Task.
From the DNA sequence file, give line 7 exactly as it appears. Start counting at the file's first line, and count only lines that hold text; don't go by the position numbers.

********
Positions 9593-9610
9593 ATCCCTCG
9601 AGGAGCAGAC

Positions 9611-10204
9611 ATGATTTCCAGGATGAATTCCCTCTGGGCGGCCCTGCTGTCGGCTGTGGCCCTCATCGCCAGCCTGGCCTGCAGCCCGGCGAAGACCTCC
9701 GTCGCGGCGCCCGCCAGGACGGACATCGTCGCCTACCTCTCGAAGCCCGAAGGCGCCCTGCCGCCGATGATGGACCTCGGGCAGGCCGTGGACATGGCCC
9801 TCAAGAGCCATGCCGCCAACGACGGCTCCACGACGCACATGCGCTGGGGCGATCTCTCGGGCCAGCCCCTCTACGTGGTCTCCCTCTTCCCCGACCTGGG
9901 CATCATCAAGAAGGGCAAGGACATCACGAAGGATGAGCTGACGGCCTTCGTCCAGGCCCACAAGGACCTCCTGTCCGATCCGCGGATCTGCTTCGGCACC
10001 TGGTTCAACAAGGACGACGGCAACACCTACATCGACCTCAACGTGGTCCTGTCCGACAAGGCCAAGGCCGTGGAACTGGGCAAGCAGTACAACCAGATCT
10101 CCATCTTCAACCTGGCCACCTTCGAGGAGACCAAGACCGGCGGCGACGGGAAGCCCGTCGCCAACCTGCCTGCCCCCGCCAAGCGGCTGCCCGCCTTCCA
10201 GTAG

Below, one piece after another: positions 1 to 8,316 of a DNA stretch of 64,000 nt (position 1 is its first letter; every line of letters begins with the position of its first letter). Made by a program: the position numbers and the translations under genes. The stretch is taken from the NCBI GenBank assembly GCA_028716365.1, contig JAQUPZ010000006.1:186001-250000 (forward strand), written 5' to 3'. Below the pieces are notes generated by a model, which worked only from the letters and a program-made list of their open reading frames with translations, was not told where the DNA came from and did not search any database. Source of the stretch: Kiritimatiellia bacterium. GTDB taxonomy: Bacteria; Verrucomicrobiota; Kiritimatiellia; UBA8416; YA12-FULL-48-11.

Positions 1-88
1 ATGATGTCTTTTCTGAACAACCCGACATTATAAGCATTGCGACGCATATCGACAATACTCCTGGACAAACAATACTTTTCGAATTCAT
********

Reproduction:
9801 TCAAGAGCCATGCCGCCAACGACGGCTCCACGACGCACATGCGCTGGGGCGATCTCTCGGGCCAGCCCCTCTACGTGGTCTCCCTCTTCCCCGACCTGGG